Let me tell you a story in the context of new quarantine measures imposed by the UK on British holidaymakers in France, the Netherlands, Monaco, Malta, Turks and Caicos and Aruba.
A British Indian friend in Delhi managed to get back to the UK in June on one of the special flights. It was a time when Britain was supposedly enforcing a strict 14-day quarantine for all international arrivals.
So what did my returning friend experience?
“There was a lot of confusion on the flight about quarantine conditions and requirements,” the returnee explained.
When everyone disembarked at Heathrow, my friend added, someone suggested that it might be ok to pop down to the supermarket en route to the place you expected to quarantine. That way, the quarantining arrivals could supply themselves with adequate provisions for a whole fortnight.
“What?” I exclaimed. “But that’s not a quarantine, then. If someone who might be infected is walking around in public. In fact, they might even be a super-spreader.”
My friend agreed. “They didn’t take our names and contact details either at the airport so it wouldn’t have been possible for the authorities to check we were quarantining anyway.”
I said I could hardly believe it but that was merely the automatic reaching for a phrase. I didn’t really mean it.
It was all too possible to believe that the British government would pretend to quarantine international arrivals without putting in place any measures to enforce the policy. Here’s why.
Boris Johnson’s government has taken the prime minister’s so-called “boosterism” to absurd levels of symbolic action. It’s all bish-bash-bosh – flummery, twaddle, hokum, bunk, to use words that might conceivably rise to Mr Johnson’s lips.
Remember the early days right after the World Health Organisation’s March 11 declaration that we were faced with a pandemic?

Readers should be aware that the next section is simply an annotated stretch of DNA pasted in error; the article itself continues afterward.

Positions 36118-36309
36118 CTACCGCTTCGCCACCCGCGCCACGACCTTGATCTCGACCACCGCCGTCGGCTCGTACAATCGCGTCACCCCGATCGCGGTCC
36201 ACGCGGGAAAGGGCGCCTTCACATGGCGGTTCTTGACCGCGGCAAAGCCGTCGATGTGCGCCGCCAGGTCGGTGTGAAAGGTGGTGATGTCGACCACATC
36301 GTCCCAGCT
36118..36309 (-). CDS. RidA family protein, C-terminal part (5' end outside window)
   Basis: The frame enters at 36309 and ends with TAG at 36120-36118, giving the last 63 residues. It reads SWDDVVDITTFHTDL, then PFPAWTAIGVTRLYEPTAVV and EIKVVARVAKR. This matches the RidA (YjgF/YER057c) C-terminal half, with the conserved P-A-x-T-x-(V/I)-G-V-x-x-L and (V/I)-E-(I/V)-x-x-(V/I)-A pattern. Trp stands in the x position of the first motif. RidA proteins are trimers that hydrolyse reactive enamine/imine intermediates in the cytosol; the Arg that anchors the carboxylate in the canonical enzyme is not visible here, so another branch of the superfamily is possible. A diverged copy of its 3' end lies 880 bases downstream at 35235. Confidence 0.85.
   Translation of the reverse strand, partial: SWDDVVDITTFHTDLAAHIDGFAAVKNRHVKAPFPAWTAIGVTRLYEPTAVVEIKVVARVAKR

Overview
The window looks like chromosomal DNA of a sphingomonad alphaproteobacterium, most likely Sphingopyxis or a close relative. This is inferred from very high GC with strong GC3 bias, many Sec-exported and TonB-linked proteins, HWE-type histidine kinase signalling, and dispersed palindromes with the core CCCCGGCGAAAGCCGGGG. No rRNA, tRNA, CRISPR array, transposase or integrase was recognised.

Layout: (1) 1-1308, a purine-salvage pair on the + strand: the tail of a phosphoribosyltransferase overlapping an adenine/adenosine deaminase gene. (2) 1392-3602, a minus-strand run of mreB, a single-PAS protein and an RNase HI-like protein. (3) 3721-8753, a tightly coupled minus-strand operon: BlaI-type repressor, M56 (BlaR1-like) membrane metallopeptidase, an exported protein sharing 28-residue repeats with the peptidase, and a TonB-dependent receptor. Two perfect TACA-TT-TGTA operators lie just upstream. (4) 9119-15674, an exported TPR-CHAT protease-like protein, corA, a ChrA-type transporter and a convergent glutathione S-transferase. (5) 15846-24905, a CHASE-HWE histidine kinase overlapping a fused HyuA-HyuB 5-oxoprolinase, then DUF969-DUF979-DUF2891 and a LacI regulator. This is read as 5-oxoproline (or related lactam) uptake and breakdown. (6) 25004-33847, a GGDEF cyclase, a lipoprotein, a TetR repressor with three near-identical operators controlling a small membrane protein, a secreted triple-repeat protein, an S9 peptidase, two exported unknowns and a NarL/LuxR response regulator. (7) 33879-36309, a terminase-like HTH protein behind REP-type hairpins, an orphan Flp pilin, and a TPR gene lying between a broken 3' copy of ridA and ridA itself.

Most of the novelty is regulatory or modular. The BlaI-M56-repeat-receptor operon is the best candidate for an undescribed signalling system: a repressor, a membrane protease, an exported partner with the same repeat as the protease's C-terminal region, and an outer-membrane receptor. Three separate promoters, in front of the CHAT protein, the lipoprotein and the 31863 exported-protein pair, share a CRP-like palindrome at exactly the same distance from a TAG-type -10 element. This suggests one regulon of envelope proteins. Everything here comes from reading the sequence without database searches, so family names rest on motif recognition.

Mr Johnson’s government launched the NHS “volunteer army”, its biggest plea for help in England since WWII. Three times as many people as expected signed up. I know some of those who were drafted in – at least, they were told they were onboard by email. The draftees I know say that they never received marching orders, any direction or any indication they would ever be needed for anything.
But it sounded good to launch a volunteer army, ready to go into the virtual trenches for Britain.
Sadly, that’s just one of the many symbolic actions launched by Mr Johnson’s government.
So too the guidance for people to wear masks in shops and on public transport. We are rightly reminded that some are “exempt”. Fair enough. But there don’t seem to be any particular need to prove you are exempt (like carrying a card from your GP in the same way that someone claiming a discounted fare would need to prove it with a student railcard). I see lots of people wandering maskless around the shops and on the trains. Surely all of them aren’t exempt?
No one seems to be enforcing anything, anyway.
It makes me think that the new 14-day isolation requirement for people arriving from six countries will be much of a muchness.
Lots of talk. Little action.